Daniel S. Greenberg A.B.

RWJF Investigator Awardee Email: danielg523@aol.com Discipline: Journalism Expertise: Academic Medical Centers, Bioethics, Science Policy

Investigator Award
The Impact of Commercialization on Academic Health Research
Award Year: 2002 Daniel Greenberg, a guest scholar at The Brookings Institution and a journalist and book author who has covered health policy and politics throughout his career, examines how commercial influences have affected people and programs in academic health research. His project, The Impact of Commercialization on Academic Health Research, takes a fresh look at the variety of effects -good, bad, and uncertain - that have arisen from mixing university science and commerce. In interviews and data collection, Mr. Greenberg will focus on the influence of commercial partners on academic research and training programs, effects on academic staff work time, job market value of campus-based commercial research experience, closeting of research data and materials, distortion of published research data, and erosion of public property rights in publicly financed research. His findings will highlight those areas where greater protection of the public interest is warranted.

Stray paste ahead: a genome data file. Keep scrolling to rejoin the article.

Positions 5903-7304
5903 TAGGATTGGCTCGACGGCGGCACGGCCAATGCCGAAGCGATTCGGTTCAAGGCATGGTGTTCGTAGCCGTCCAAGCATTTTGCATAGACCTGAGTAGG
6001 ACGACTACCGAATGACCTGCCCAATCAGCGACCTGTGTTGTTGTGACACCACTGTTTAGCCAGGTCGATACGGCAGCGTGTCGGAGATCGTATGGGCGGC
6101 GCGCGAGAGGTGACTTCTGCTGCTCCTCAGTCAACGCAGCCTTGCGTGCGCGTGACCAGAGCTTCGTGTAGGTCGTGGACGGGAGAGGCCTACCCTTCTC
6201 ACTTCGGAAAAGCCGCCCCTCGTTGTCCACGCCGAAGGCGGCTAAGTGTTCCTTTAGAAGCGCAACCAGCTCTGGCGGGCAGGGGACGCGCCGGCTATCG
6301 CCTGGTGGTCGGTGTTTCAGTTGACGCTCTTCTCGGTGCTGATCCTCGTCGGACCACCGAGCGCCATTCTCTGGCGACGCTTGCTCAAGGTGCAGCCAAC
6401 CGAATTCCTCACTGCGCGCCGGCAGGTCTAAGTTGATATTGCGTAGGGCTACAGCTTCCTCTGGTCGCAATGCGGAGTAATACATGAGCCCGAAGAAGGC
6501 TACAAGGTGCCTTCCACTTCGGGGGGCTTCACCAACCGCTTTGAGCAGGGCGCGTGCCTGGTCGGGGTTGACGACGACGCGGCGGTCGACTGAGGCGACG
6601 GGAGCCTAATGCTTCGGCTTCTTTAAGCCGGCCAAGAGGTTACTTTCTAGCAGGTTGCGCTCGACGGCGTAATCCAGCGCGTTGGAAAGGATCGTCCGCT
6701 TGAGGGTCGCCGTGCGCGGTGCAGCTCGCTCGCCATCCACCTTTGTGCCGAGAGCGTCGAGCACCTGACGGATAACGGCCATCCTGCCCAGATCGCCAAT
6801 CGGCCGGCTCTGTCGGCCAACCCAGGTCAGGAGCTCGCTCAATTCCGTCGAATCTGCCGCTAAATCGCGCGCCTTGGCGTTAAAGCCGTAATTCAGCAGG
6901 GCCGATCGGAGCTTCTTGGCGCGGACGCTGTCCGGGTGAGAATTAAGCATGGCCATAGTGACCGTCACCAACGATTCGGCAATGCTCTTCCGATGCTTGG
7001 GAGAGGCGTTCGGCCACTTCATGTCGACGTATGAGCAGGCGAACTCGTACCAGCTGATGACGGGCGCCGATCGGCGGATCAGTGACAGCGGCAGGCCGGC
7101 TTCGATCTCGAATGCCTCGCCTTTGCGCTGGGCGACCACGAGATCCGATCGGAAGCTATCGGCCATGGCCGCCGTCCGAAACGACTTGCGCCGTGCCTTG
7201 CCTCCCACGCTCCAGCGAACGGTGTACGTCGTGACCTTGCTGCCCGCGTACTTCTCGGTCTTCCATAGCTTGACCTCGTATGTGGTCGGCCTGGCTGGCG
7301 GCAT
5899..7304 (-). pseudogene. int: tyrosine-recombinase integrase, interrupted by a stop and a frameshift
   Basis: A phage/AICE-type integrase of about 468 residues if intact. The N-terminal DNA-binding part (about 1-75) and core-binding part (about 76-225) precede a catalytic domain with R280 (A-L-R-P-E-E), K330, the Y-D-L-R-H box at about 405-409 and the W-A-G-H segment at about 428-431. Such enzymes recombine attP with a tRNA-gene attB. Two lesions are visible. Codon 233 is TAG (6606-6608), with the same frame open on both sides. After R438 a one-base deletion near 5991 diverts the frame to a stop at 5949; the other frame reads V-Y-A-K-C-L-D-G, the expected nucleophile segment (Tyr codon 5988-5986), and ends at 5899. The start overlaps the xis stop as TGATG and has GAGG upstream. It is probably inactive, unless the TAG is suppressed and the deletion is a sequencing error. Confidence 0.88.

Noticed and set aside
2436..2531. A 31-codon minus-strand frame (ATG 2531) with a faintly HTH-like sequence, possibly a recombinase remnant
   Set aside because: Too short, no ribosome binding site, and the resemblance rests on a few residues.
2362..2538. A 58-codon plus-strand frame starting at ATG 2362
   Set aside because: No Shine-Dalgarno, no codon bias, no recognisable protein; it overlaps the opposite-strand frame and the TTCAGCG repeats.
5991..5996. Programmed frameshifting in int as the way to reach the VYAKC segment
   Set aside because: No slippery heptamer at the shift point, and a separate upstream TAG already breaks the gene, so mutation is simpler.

Daniel S. Greenberg is a journalist who has covered science and health politics in Washington for many years. He is currently a Guest Scholar at the Brookings Institution, where he is writing a book about academic-corporate relations, to be published by the University of Chicago Press. Greenberg is the author of Science, Money, and Politics: Political Triumph and Ethical Erosion (U. of Chicago Press, 2001) and The Politics of Pure Science (New American Library, 1968; new edition, U. of Chicago Press, 2002). Greenberg was news editor of Science, and founder, editor and publisher of Science & Government Report from 1971 until 1997, when it was acquired by the John Wiley publishing firm. For over 25 years, his op-ed column on science and health appeared in the Washington Post and other papers. He also wrote a Washington column for the New England Journal of Medicine. He has received grants from the Carnegie Corporation and the Alfred P. Sloan Foundation, and was a Visiting Scholar in the Department of Science, Medicine, and Technology at Johns Hopkins. His articles have appeared in many popular and professional publications, including Nature, New Scientist, Discover, New York Times, Smithsonian, U.S. News & World Report, The Lancet, and others. He is the creator of the legendary Grant Swinger.